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EPA reports trouble for proposed mine
A government report indicates a large-scale copper and gold mine in Alaska's Bristol Bay region could have devastating effects on the world's largest sockeye salmon fishery.,/b>
JUNEAU- A report released Wednesday regarding a large-scale copper and gold mine in Alaska's Bristol Bay region indicates it could have devastating effects on the world's largest sockeye salmon fishery.
The final report's findings are similar to those of an earlier draft. It concludes that depending on the size of the mine, up to 94 miles of streams would be destroyed by the mine's footprint, including up to 22 miles of streams known to provide salmon spawning and rearing habitat. Up to 5,350 acres of wetlands ponds and lakes also would be lost.
EPA has said its goal was to get the science right, according to Dennis Mclerran, Regional Administrator for EPA Region 10.
"Over three years, EPA compiled the best, most current science on the Bristol Bay watershed to understand how large-scale mining could impact salmon and water in this unique area of unparalleled natural resources. Our report concludes that large-scale mining poses risks to salmon and the tribal communities that have depended on them for thousands of years."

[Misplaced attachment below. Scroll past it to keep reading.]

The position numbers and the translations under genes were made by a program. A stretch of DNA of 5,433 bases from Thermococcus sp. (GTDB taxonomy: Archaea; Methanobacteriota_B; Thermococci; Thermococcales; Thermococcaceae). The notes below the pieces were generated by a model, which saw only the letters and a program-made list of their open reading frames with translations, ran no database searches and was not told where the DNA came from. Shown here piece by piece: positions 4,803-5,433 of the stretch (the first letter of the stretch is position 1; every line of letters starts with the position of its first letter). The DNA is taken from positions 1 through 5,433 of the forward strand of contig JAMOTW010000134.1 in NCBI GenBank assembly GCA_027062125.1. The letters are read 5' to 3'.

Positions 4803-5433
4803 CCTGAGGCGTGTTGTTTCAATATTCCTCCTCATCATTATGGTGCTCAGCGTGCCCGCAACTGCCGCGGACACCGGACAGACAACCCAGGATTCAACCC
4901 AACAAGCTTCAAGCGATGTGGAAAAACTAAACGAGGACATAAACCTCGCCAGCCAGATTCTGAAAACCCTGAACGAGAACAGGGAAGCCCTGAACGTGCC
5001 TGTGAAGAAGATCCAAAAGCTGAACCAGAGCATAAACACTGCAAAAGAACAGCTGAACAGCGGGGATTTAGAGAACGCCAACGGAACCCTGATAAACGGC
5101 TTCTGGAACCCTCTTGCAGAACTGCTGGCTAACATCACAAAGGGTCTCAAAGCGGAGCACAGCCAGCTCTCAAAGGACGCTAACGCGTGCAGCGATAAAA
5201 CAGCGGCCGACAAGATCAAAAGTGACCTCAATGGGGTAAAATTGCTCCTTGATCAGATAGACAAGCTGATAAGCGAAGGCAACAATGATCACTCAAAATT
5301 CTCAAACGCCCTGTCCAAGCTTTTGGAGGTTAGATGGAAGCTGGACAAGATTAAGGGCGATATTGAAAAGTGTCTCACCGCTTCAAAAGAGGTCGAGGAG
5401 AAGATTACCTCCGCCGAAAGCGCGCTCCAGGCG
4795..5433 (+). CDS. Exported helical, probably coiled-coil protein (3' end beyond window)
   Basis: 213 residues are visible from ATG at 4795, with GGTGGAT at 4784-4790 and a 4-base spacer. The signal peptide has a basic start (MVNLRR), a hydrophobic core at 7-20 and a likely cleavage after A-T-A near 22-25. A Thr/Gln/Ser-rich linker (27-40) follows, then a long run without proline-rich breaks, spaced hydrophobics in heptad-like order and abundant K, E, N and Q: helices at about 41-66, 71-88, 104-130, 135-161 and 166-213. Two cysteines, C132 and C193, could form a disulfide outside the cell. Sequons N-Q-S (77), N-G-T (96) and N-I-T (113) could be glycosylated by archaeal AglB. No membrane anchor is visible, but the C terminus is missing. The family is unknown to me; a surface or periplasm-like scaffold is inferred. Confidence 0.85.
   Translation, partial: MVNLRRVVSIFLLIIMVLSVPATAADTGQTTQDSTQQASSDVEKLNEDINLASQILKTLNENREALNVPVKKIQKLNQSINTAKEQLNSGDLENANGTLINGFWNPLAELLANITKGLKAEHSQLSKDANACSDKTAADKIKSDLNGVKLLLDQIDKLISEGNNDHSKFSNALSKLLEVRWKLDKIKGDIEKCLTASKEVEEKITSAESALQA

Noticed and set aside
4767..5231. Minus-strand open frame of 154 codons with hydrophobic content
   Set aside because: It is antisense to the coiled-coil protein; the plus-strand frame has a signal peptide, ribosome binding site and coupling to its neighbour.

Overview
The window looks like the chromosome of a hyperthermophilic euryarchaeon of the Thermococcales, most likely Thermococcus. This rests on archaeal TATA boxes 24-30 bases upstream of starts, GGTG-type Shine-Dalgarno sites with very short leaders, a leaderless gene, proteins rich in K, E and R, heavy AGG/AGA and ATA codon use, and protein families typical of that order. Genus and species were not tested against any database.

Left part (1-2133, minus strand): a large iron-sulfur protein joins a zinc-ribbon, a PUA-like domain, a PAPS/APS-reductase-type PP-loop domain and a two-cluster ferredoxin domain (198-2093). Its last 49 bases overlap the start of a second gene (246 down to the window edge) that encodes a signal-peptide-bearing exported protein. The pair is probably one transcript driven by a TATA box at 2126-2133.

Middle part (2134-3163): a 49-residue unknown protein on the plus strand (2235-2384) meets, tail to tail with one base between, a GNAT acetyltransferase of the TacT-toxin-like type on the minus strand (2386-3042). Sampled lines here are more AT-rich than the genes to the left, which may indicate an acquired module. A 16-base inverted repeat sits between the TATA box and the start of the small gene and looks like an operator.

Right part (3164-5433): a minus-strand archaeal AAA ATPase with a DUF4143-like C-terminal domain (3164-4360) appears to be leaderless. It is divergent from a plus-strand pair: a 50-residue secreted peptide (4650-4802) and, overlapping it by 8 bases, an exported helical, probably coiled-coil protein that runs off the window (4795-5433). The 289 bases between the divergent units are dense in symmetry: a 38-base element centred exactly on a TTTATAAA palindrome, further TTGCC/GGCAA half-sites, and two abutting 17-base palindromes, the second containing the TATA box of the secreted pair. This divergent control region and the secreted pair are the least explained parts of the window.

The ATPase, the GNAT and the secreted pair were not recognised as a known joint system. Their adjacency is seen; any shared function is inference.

"The assessment is a technical resource for governments, tribes and the public as we consider how to address the challenges of large-scale mining and ecological protection in the Bristol Bay watershed."
The Pebble Partnership, which is looking to build one of the biggest copper mines in North America, finds the EPA's report lacking.